I chased Scott for a long run that saw 20 laps run caution free. We were gaining fast and on lap 25 was on the #52's rear and got him sideways once. I heard the crowd scream [i:109uf5c3][b:109uf5c3]"look at that Christian boy, whacking on Scott" [/b:109uf5c3][/i:109uf5c3]....actually they didn't scream that, but my crew were telling me to "go, you got him". I thought for a minute and realized that I should back off for a minute and let Scott calm down, plus we were 10 car lengths ahead of the nearest car. Then on lap 29 the caution came out. We restarted on the outside, 5th, beside Scott. My crew were telling me how good our car was, and now we could get by. Aren't they cute, they mean well, as if Scott was going to be easy. I warned them this could be a not so good position for us. Many scenarios went through my mind. Getting walled was the first, getting freight trained was next, getting freight trained and walled was the last of my thoughts...but I could still hear Nonie and Jason telling me that our car was awesome and to go for it. Okay, I said, I already knew I had a little better car, and I was in a position to do something I had never done before, pass Scott on the outside, so I was ready. Just a note...if you've watched Scott race, he is as keen as a wild fox when it comes to getting by you or making his car wide, he can do it so professionally subtle. If you've driven against him, you know what I mean. He is territorial and will not give up a spot without a fight, and I was making my mind up, while we were driving around under caution that I would indeed fight.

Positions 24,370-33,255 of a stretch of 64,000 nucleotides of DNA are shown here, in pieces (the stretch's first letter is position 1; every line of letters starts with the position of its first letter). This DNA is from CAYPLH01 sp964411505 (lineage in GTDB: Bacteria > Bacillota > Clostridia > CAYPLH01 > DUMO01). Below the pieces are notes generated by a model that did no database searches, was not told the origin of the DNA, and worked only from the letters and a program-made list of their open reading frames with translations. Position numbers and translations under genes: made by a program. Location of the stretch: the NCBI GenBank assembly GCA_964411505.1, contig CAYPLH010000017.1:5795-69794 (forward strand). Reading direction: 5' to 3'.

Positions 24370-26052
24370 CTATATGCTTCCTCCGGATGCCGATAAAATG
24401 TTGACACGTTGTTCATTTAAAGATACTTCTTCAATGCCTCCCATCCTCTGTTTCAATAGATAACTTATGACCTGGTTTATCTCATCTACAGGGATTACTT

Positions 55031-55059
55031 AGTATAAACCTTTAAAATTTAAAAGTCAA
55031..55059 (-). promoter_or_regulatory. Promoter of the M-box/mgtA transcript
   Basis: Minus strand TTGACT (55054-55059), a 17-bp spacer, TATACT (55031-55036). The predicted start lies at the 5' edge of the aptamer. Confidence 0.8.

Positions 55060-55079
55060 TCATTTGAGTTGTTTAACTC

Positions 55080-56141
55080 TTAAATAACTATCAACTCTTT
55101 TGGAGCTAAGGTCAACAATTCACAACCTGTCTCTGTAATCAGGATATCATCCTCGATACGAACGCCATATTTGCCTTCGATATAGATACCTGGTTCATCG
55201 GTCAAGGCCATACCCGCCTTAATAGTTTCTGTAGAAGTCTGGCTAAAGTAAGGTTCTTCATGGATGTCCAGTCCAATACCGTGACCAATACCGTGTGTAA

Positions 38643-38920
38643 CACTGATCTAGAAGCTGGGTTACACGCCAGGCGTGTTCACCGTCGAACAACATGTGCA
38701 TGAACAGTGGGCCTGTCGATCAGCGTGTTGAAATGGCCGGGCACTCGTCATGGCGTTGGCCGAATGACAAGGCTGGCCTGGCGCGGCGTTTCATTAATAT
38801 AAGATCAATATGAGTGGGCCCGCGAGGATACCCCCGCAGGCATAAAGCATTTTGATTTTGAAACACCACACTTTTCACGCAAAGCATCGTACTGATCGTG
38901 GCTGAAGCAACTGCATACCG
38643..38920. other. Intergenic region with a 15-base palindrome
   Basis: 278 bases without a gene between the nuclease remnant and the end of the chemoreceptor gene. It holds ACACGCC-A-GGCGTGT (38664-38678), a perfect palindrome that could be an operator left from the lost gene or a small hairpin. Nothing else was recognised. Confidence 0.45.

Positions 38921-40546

On the green we went into one side by side. Coming off two we were still side by side but my first scenario suddenly came to life. We were quickly running out of track. Scott never hit me, and in my efforts not to hit him I nailed the wall...hard. My car jumped, the back end hit and with dust and sparks in the air I had no idea as we headed into 3 whether or not our car had a broken suspension part or was towed out a foot. I didn't care because I was in the fighting mood and my first battle was with the cement. To my surprise the car was sticking...probably to Scott's surprise as well. I was diving into each corner hard as Scott was relentless in not giving up the spot. Why did he not let me go? Because if he did, he would be 5th and on the outside for the next caution. My spotters were like cheer leaders at a football game .."go,go go, you got him". Sure enough the words all racers like to hear in that situation came over my radio.."Clear, clear". The next three laps were very hard as the car was pushing terrible. Something was bent, or the toe was out. I dialed in some rear brake to compensate and it worked. Another caution on lap 33 came and this time Scott was outside. No worry for me I was seventeen feet from the cement, plus I was going to give him lots of room so he wouldn't get into our car. On that restart we got him again and pulled away. On lap 37 the yellow came out only this time it was Paul on the outside. Once again we pulled away and held on to 4th. Things were changing up front. David was now all over Jason and I was gaining quickly on a struggling Mark Burbridge. We got away from the hard charging Howse until lap 44. Then yet another yellow came out. This time he changed his tactic and took advantage of Mark. Going into 3 Paul got a good run off four and got in front of us and pinched me down onto the apron. I had two choice get on the gas and into his door or be gentle and not mess up with my delicate front end. Coming off two his momentum let him get away from me so I tucked in behind. My spotters said don't worry, 5th is awesome. I replied, "I will follow Paul past Mark". I thought for sure Mark was a sitting duck. With 3 laps to go Paul got into Mark as he tried to pass and mark tried to block. Paul let off the throttle, so did I and Mark got straight. The final yellow came out and this time I was outside of Paul. I'm sure Scott was thinking he could get me on the restart but with 3 laps left I was looking for a top 5 and we had the car to do it. The final laps went safe and no one changed position. With two laps to go we headed down the back chute and at the place and time David and I wrecked on the first Grisdale race, I called to my spotters to watch David as he was making a good run on Jake. The last lap was finish time for me, I wanted so bad to get this top 5 and we did.